Trump is right on tariffs -- That’s why he was elected

President Trump did the right thing in imposing tariffs on steel and aluminum imports to the U.S. on Thursday. While I pride myself on being a strong supporter of free trade, I have always supported the idea of fair trade – the notion that America has the right to impose tariffs or restrict access to our markets the same way a competitor does to us.

When it comes this issue, the policy should be simple: do unto others as they do unto you. Who can argue with that?

And yet, critics – including many Republicans in Congress – are calling President Trump and White House trade adviser Peter Navarro just about everything you can think of when it comes to the 25 percent tariff on steel and 10 percent tariff on aluminum imports that the president signed in a proclamation.

But the critics and armchair economists have this one all wrong. The administration’s actions will not start a global trade war, cause a nasty recession or undo the international order as we know it. All of that is just fake news, designed to take down a president the mainstream media simply can’t stand.

President Trump is simply doing what he said he would do during the presidential campaign – protecting American workers and safeguarding our national security, all at the same time.

The Trump administration, in fact, has a clear and important goal in mind: to protect U.S. jobs and industries that we must have in this country for vital national security reasons.

First, as Peter Navarro pointed out recently to Fox News, the U.S. aluminum industry is down to less than 10 percent of fulfilling our own domestic demand. Six smelters have stopped production since 2013, leaving our nation with only five remaining.

And only two of those smelters are in actual working order. Our steel industry has shed thousands of jobs for decades, and is under real threat of someday being destroyed in the coming years unless it is protected in some reasonable way.

Second, our nation’s security is at stake if these industries were to disappear. As one senior White House official explained to me just this week, this could be a matter of life or death for our country.

“Once our steel industry is gone it’s not coming back,” the official told me. “Once our aluminum industry is gone, it’s gone for good. And the ramifications could be historic.”

The official continued: “Think of it this way: Imagine if we had to fight a war for a sustained period and we were dependent on other nations for steel or aluminum imports for the most basic of war-fighting materials? Forget the idea that some of those nations, for example China, might be on the other side of the fight, but what happens if those nations need that steel for themselves or simply we can’t get the steel shipped to our shores because of wartime conditions?”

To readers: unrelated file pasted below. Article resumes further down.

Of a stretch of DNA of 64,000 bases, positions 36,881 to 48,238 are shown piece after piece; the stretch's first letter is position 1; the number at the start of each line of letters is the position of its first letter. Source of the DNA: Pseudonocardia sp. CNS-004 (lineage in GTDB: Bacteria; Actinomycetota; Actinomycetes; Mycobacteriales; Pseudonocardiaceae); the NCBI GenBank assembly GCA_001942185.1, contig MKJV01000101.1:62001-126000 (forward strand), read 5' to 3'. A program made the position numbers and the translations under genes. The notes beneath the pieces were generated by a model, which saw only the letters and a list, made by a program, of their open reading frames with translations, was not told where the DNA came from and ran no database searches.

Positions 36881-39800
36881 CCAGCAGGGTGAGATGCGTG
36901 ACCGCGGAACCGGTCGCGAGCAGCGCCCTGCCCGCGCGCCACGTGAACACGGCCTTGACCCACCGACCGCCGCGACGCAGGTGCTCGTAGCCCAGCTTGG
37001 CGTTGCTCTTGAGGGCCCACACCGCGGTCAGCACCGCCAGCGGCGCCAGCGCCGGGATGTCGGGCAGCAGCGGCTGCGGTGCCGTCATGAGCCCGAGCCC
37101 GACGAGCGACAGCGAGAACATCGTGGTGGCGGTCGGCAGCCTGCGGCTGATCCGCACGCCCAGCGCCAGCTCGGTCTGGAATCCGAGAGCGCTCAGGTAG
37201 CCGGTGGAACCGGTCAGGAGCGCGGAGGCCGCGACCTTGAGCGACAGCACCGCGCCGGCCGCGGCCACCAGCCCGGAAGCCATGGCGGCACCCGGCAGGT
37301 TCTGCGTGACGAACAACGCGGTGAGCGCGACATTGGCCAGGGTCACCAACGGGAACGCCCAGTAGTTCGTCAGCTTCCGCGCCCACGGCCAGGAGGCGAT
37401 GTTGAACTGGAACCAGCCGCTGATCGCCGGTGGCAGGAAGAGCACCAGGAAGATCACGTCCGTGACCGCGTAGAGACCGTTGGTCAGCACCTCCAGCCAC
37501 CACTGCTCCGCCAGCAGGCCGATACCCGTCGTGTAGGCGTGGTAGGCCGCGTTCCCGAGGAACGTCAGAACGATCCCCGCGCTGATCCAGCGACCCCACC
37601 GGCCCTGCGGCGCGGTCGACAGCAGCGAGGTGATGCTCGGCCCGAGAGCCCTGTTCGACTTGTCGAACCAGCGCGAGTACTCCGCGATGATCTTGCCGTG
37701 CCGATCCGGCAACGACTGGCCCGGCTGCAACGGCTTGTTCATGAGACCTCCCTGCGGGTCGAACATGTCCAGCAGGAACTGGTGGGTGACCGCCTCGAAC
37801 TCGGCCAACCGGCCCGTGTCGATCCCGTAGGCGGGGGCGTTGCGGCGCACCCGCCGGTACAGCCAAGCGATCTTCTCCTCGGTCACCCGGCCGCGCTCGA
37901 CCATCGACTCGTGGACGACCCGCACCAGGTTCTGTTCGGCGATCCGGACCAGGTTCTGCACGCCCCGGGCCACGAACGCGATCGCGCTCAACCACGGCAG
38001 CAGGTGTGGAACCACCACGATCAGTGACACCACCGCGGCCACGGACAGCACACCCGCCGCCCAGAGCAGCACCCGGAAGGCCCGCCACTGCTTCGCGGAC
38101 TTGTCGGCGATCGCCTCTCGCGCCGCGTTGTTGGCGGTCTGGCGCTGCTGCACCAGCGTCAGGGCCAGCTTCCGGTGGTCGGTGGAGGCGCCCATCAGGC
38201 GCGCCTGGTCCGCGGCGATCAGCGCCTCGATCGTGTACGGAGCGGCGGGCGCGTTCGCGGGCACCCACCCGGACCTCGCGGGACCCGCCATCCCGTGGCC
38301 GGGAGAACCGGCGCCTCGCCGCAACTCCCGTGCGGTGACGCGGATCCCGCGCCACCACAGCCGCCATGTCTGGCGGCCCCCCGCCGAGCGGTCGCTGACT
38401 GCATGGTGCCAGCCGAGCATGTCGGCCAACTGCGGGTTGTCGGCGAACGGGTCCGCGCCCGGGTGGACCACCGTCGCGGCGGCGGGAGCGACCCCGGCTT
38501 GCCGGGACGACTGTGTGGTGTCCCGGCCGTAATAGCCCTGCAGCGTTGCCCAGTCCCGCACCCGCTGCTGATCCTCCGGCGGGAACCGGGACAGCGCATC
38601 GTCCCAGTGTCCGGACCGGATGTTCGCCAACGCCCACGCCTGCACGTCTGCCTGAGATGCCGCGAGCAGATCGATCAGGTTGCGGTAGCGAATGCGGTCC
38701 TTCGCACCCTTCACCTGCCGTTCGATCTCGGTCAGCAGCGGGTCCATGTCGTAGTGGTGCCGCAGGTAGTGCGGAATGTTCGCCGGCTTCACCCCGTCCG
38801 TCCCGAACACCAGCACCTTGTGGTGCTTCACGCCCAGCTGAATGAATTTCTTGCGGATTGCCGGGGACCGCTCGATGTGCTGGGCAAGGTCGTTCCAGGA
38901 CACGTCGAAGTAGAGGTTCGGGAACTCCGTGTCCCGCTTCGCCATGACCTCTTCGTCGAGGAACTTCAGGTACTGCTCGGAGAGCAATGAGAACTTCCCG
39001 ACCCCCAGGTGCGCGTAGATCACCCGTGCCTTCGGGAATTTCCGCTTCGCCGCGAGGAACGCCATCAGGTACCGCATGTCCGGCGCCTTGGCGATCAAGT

And then defending the president’s tariffs, the official concluded: “This is a common-sense step, and no one should get freaked out about it.”

Who can argue with that?

We also need to place this debate in some historical context. Other presidents have enacted similar measures, including President Obama.

Back in March 2016, the Obama administration announced a 500 percent duty on Chinese cold-rolled steel. Going back a little further, President George W. Bush, also applied a tariff on steel, this time at a rate of 30 percent, back in 2002.

So it shouldn’t be a surprise that other nations as well have adopted similar policies to protect their vital industries. The European Union, for example, imposed a duty of as much as 73.7 percent on Chinese steel just a few years ago, all in an effort to protect jobs and European economies.

President Trump is simply doing what he said he would do during the presidential campaign – protecting American workers and safeguarding our national security, all at the same time.

And the president put a human face on a problem that has touched millions of Americans across this country on Thursday by making his announcement surrounded by steel and aluminum workers. His action underscores the fact that no one has stood up for the forgotten men and women of this nation as industry after industry, job after job, has disappeared because of unfair and non-reciprocal trade practices.

Being born in Rhode Island, a state that has lost countless blue-color jobs for decades, I can relate to this issue on a personal level. I know dozens of hardworking people back home who have lost their careers because their jobs were offshored overseas or their industries were destroyed by predatory trade practices.

Now President Trump is standing up and fighting for these Americans. We can debate the policy – in fact we should, in an honest manner – but we should all be proud that our president is actually trying to do something to preserve American jobs. I know I am.